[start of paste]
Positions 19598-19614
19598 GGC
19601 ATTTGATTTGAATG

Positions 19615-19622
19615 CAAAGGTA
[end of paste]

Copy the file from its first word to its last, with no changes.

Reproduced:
Positions 19598-19614
19598 GGC
19601 ATTTGATTTGAATG

Positions 19615-19622
19615 CAAAGGTA